Baltimore, Maryland, environmental planner and landscape architect Allysha Lorber grew up with a mother and grandmother who worked. “Just the fact that they had that extra something they could teach their kids about and that I can teach my daughter about, it makes me feel good,” says Lorber, who was promoted to senior management just before her now seven-month-old’s birth.
Samantha Cabot, who lives in Los Angeles, California, is a senior marketing manager for the staffing firm Robert Half International. She takes pride in her work and in raising her two young daughters. “I really enjoy working, and I think I have a lot to teach my children about how the world works through working,” she says.
Lorber recalls someone once saying it’s not fair to your children to be a working mom. She counters, “I don’t think it’s fair to [you] to sell yourself short if it is something you want to do, because it’s not that hard once you get a system down.”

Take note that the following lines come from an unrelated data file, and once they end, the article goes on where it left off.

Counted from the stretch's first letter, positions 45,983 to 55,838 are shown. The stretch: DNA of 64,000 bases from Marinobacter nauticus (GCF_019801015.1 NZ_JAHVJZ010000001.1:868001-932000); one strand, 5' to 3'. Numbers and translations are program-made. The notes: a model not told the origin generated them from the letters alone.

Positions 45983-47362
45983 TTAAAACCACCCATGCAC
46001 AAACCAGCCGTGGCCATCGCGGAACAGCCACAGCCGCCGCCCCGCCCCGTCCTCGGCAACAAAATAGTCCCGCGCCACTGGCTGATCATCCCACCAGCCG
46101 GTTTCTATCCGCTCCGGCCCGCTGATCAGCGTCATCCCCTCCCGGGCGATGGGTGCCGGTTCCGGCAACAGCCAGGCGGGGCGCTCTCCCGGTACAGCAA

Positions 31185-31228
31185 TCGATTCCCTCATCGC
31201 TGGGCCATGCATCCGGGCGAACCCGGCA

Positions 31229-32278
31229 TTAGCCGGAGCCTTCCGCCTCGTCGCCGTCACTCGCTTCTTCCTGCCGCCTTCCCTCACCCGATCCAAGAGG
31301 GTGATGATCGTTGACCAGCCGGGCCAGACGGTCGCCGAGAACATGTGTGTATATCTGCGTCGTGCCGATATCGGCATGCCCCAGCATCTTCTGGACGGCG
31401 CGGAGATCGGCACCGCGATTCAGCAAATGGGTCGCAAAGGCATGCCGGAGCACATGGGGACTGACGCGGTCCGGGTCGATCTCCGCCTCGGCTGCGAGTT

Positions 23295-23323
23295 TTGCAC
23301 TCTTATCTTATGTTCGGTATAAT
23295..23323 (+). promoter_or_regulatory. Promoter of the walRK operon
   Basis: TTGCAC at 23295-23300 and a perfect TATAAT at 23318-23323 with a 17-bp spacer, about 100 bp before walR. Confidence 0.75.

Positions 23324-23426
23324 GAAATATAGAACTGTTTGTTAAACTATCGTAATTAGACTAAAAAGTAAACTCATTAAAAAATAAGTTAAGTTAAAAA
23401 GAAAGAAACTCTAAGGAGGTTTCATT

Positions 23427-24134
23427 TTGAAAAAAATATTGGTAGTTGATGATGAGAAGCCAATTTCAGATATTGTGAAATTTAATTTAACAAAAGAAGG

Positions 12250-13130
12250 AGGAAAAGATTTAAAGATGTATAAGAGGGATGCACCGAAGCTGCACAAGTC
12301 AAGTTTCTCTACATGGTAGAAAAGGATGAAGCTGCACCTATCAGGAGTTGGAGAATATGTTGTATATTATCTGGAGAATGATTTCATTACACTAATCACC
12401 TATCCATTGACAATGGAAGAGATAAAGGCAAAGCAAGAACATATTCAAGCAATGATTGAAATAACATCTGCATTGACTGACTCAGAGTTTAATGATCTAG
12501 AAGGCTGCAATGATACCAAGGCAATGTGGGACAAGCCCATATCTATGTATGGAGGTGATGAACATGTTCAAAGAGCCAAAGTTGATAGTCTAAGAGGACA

“Some people think you have to be the complete extreme and be the supermom and be able to do everything,” says Cabot, who believes she and her husband have found balance. “I think as long as you’re happy, your children are happy, your family is happy, and you’re doing the best you can—I think that’s balance.”
“You don’t really find balance," says Evans. "You have to continually seek it. It’s in the seeking that you actually have some balance in your life. It’s like a butterfly. It never really lands on your shoulder, but you can appreciate it as it’s flying around.”
Cabot, Lewis, and Lorber focus on setting priorities—especially when it comes to time with family. Home life revolves around high-quality family time.
Lewis, who refuses to take work-related frustration home, says, “Just because a customer is mad at you, that should not make or break your day. My son is the highlight of my day.”